Company names like Oatly, Dosist and Seedlip may not easily roll off the tongue, but these are three businesses that have been named on a compilation of “breakthrough brands” that are set to go mainstream — most of which are not Silicon Valley tech start-ups.
They’re all part of a list of 30 brands compiled by the consultancy Interbrand, which analyzed more than 200 brands with a significant U.S. presence using market valuation data from PitchBook. The consultancy also looked at what people were saying about these brands on social media, using data from analytics company Infegy and Interbrand staff also analyzed them based on their ability to find new gaps in the market.
Others on the list include sneaker marketplace StockX, which lets users do things like list their whole collections as a kind of portfolio for valuation, and New York-based makeup brand Milk, which the report praises as a “favorite among young, bold, socially conscious consumers.”
And while the coronavirus pandemic has made for a turbulent business environment, Daniel Binns, the CEO of Interbrand New York, has faith that these brands are best placed to get through it. “We still believe these companies are poised to survive or pivot into even better positions through their customer-first approach, deep financial backing, and strong teams committed to survival,” he stated in the report.
Swedish oat milk company Oatly has been around since the mid-1990s and it wasn’t until 2016 when it was launched in the U.S. via coffee shop baristas, as a way to differentiate it from other non-dairy alternatives such as soy or almond milk. “Oatly has brought fun and sustainability to the alternative milk aisle,” the report notes. Its next big push is into China, where it launched with Starbucks in April, its biggest partnership in Asia to date per a Reuters report.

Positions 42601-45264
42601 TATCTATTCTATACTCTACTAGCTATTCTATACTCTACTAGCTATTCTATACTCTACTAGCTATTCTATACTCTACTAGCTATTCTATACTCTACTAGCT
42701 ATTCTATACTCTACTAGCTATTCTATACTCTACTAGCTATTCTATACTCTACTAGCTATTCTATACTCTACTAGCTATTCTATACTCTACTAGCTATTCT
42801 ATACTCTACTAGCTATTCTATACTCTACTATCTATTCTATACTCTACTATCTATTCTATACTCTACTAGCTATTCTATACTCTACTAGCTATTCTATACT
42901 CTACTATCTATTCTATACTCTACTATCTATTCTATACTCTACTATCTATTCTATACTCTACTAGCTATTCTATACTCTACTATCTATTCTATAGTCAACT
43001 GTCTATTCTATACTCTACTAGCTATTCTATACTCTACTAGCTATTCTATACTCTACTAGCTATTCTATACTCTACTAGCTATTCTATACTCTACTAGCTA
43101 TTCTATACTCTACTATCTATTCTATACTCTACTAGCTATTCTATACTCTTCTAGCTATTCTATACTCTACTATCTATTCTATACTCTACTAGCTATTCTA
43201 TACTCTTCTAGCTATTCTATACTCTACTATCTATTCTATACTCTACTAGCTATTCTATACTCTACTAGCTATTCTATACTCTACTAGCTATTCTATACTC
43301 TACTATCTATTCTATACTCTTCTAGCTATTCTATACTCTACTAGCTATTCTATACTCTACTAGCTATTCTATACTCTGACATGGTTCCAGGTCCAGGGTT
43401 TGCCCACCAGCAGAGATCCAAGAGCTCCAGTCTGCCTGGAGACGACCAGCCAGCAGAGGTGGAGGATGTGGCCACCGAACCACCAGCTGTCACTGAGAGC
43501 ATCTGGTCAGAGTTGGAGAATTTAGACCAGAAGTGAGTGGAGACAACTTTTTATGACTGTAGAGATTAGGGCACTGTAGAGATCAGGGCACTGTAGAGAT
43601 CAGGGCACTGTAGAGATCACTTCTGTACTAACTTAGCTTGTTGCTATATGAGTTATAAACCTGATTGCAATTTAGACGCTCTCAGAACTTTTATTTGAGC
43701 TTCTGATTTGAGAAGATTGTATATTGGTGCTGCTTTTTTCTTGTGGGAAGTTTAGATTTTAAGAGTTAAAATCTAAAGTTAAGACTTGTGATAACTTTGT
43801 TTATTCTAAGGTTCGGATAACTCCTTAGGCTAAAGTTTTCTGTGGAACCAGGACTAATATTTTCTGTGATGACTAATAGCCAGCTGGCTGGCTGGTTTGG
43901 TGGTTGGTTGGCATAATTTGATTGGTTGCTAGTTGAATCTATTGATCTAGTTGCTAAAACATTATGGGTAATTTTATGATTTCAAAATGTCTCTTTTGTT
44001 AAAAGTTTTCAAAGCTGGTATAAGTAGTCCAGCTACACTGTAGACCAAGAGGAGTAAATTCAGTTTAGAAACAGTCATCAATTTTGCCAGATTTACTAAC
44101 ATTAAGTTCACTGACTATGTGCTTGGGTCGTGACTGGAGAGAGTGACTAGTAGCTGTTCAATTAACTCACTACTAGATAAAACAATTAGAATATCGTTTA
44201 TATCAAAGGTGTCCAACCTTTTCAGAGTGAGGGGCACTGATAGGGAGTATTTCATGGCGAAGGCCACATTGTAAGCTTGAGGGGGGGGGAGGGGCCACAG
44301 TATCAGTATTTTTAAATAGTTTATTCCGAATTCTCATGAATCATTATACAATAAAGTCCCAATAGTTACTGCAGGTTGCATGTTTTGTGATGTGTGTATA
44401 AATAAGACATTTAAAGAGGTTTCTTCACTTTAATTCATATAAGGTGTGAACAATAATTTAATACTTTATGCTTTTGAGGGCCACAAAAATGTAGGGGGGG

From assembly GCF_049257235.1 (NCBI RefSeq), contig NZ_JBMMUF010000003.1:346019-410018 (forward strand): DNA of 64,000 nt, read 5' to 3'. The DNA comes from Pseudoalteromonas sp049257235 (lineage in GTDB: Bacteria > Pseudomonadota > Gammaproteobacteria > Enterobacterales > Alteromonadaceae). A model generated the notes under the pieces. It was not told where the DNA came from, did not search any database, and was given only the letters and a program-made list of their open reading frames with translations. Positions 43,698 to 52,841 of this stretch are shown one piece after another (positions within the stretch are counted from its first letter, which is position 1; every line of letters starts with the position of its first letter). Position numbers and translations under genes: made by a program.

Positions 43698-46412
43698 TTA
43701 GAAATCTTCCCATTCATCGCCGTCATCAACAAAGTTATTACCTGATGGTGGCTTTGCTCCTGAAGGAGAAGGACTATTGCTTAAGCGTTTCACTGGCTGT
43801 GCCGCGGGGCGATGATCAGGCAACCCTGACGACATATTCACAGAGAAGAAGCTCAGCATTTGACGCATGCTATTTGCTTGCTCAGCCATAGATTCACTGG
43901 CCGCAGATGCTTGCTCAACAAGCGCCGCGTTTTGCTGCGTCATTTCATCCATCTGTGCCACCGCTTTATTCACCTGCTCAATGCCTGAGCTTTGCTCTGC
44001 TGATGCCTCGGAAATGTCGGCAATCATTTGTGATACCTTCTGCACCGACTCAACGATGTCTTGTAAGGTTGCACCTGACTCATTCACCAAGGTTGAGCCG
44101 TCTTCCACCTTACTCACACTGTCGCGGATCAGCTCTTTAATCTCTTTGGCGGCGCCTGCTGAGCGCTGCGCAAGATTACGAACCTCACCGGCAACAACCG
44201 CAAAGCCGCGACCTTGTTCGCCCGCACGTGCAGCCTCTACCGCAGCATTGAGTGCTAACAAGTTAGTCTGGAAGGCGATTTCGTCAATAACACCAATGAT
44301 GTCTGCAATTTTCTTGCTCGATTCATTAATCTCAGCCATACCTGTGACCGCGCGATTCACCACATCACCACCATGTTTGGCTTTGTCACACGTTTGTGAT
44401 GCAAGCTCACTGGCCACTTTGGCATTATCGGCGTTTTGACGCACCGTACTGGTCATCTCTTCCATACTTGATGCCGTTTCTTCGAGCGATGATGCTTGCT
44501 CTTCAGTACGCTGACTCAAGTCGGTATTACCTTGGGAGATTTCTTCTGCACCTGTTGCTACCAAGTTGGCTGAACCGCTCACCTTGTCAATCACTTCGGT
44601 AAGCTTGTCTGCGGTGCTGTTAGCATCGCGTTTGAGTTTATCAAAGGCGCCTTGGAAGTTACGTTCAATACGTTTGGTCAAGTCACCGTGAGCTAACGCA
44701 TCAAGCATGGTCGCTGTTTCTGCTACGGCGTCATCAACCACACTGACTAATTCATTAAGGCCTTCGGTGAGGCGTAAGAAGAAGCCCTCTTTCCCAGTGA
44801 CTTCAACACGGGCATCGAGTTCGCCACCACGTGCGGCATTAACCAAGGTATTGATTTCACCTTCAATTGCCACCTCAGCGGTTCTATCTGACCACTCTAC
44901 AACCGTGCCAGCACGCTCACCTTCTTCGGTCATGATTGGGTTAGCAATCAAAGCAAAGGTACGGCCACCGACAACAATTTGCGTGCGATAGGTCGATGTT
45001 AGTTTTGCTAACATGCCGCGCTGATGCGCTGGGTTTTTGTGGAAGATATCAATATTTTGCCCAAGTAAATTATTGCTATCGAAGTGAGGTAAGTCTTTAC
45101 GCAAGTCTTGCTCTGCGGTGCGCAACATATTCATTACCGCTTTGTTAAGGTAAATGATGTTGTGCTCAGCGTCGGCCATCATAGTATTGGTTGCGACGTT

Los Angeles-based Dosist, meanwhile “allows users to participate in the latest wellness trend with ease and confidence” the report states, via its vape pens that deliver measured doses of cannabis. Interbrand categorizes it under its “values as status symbols” trend, which let people eschew overt showing off and instead move toward more inconspicuous consumption.
London-born Seedlip, which is now majority-owned by Diageo, produces non-alcoholic spirits and aims itself at Michelin-starred restaurants. “As health-conscious and sober-curious consumers grow in size, the (drinks) industry hasn’t caught up,” the report notes. “Seedlip, however, is leading the charge,” it adds.
“These brands are at a critical point in their journey — the stakes are high but the opportunities even greater. We’re eager to see how these brands adapt to today’s challenges and the emerging trends of tomorrow,” Binns said in an emailed release.
Also on the list is Mirror, a $1,495 screen to which users stream fitness classes at home — and is set to be bought by Lululemon in a $500 million deal announced last month — and Impossible Foods, the plant based food producer that signed a deal with Starbucks in June. None of the 30 brands on the list are clients of Interbrand, the consultancy confirmed to CNBC.